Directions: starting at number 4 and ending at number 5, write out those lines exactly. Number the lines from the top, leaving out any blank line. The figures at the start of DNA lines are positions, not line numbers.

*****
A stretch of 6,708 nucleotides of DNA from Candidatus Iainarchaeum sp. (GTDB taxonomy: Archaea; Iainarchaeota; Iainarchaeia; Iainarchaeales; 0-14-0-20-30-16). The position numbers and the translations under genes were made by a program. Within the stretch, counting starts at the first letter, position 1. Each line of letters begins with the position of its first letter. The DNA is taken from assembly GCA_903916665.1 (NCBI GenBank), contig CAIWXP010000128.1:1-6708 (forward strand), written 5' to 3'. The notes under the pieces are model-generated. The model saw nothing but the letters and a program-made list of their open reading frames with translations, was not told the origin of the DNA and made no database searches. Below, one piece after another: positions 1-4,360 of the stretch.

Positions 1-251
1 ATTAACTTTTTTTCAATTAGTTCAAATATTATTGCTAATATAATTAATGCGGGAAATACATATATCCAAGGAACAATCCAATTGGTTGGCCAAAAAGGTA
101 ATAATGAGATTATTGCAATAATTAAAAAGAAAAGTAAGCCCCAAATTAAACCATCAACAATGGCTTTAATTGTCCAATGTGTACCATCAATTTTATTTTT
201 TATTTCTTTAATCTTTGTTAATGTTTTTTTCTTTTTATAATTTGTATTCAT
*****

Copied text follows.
101 ATAATGAGATTATTGCAATAATTAAAAAGAAAAGTAAGCCCCAAATTAAACCATCAACAATGGCTTTAATTGTCCAATGTGTACCATCAATTTTATTTTT
201 TATTTCTTTAATCTTTGTTAATGTTTTTTTCTTTTTATAATTTGTATTCAT